Cave fish clues for human obesity
Published 13/07/2015 | 20:31
A fat binge-eating fish is genetically wired for big appetites in the same way as obese humans, research has shown.
Scientists believe the Mexican cave fish, whose apparent greed allows them to survive long periods without food, can help explain some of the mysteries of over-eating.
The fish live in remote caves in north-eastern Mexico where food only becomes available about once a year when it is swept in by floods.
Over hundreds of thousands of years, the cave fish have adapted to the darkness by losing their eyes - and learned how to resist starvation.
Lead researcher Professor Clifford Tabin, from Harvard Medical School in the US, said: "We all know that people have different metabolisms that lead to their gaining weight under different amounts of eating.
" The work with the cave fish gives us an example in a natural setting of why and how metabolisms evolved to be different. Some of the mechanisms we see in the fish may well have implications for human metabolism and therefore human health."
Like humans with inherited obesity, most of the fish were found to have mutations in the MC4R gene - known to be at the heart of appetite regulation.
Laboratory mice lacking MC4R are severely obese and constantly hungry. In humans, the gene's activity is controlled by the appetite-suppressing hormone leptin and insulin.
Tests showed that after two months without food, Mexican cave fish lost half as much weight as another version of the same species that lives above ground.
After three months, the cave fish continued to thrive, while their surface-dwelling cousins began to starve and die.
Co-author Dr Nicolas Rohner, a researcher in Prof Tabin's laboratory, said: "These fish are very, very fat - much fatter than surface fish. And although they are active, their metabolism is slower."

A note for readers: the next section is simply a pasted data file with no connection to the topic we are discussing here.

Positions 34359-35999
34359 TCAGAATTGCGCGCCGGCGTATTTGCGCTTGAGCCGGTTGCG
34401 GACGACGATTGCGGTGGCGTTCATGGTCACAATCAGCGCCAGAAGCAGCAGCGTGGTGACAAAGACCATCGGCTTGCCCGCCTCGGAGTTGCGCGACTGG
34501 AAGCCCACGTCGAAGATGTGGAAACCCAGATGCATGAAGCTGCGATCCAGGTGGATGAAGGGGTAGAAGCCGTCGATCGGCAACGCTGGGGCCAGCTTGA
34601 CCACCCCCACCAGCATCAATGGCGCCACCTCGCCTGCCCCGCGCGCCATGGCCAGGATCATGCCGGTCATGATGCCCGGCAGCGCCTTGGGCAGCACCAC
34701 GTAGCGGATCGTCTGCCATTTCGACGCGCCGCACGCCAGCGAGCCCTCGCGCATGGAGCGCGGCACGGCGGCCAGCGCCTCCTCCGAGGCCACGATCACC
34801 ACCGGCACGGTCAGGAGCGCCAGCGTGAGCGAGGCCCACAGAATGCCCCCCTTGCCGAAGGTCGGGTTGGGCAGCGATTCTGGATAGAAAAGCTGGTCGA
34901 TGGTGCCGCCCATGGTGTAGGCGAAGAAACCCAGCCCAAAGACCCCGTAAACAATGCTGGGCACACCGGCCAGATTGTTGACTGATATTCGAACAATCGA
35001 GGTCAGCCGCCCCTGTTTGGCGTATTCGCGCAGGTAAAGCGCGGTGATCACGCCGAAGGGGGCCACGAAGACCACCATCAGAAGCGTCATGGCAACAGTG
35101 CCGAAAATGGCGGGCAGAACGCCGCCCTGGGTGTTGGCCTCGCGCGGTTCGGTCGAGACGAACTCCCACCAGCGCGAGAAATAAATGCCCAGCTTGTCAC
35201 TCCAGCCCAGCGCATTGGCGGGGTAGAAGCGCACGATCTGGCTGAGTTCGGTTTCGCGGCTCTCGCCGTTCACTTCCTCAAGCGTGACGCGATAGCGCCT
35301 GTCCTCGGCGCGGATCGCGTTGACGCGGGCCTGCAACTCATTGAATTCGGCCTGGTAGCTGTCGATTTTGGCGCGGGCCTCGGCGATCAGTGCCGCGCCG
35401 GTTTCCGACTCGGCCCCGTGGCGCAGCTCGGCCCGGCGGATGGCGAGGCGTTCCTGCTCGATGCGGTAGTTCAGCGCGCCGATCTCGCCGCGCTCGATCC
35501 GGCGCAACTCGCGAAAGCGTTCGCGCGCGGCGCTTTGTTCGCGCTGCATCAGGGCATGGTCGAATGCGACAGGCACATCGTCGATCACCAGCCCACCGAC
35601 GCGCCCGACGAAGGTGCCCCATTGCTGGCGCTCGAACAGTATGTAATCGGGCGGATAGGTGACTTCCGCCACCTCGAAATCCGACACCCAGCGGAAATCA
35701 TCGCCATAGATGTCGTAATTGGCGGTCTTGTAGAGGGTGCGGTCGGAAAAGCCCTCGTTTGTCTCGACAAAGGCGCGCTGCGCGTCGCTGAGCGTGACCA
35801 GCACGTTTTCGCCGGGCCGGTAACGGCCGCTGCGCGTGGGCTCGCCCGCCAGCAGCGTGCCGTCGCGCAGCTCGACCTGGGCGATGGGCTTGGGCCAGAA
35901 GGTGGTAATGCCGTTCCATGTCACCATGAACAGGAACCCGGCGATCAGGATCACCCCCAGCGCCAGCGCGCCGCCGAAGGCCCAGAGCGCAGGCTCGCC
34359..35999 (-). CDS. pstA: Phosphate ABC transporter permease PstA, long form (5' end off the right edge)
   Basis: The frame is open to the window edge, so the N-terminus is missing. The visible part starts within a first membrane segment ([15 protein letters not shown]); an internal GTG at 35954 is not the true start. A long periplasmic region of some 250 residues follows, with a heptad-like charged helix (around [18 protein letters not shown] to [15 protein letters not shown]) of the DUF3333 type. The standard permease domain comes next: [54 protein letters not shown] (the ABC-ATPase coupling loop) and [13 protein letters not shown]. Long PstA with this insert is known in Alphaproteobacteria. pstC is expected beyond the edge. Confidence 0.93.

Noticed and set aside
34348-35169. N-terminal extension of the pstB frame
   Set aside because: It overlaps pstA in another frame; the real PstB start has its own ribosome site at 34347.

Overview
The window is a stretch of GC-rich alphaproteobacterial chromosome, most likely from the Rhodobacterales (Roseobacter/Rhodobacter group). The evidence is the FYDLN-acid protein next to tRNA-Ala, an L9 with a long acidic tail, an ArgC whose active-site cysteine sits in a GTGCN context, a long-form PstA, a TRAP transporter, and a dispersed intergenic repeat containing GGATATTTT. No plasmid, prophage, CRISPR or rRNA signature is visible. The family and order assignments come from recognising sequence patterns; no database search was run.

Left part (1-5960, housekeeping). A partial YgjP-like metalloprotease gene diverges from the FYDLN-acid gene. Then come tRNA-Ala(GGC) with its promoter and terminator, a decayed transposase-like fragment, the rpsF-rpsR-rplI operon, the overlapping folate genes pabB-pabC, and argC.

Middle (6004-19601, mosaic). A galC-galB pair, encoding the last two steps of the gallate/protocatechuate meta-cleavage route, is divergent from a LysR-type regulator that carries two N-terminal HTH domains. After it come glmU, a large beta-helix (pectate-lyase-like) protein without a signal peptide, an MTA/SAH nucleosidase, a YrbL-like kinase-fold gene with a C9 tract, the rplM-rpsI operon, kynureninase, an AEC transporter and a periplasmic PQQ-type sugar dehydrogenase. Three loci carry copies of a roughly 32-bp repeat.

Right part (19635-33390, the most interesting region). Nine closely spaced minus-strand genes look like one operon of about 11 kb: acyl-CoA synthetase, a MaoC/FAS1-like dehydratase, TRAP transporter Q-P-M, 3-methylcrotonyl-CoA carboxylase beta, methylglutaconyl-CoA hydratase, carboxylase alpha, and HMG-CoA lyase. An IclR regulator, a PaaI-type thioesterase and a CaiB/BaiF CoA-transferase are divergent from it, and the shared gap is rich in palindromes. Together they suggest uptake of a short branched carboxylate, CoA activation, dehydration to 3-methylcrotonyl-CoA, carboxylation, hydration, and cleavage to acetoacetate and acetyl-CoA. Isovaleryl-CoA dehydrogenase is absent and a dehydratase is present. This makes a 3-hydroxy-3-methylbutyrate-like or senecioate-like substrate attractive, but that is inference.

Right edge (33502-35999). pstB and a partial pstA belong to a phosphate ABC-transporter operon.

The study, published in the journal Proceedings of the National Academy of Sciences, showed that MC4R activity was reduced in the cave fish, taking the brakes off appetite suppression.
Mutations in the gene that stimulate binge-eating have proved advantageous to the fish - and may also have benefited human ancestors long ago, the scientists believe.
In times of food scarcity, an ability to consume a lot of calories at once and store them as fat could have been a life saver.
Dr Rohner pointed out that even before the modern obesity epidemic, humans as a species were "very fat".
He added: "There was selection for that in our evolution, but we don't know why. Understanding how these fish became fat might eventually help us understand how we did.
"That's something that bothers me a lot - that we have to fight against this urge to eat and drink sweet and fatty things all the time and that it's because of our evolutionary history.
"The possibility that we can find out why that is, perhaps by using these cave fish as a model system, makes me confident that one day we will find a way to resist that urge."
The team is convinced that other genes also play a role in the cave fish. MC4R mutations do not fully explain the fish's increase in appetite, or their fatty livers.
A search is now on for additional mutations that could shed further light on human metabolism and obesity.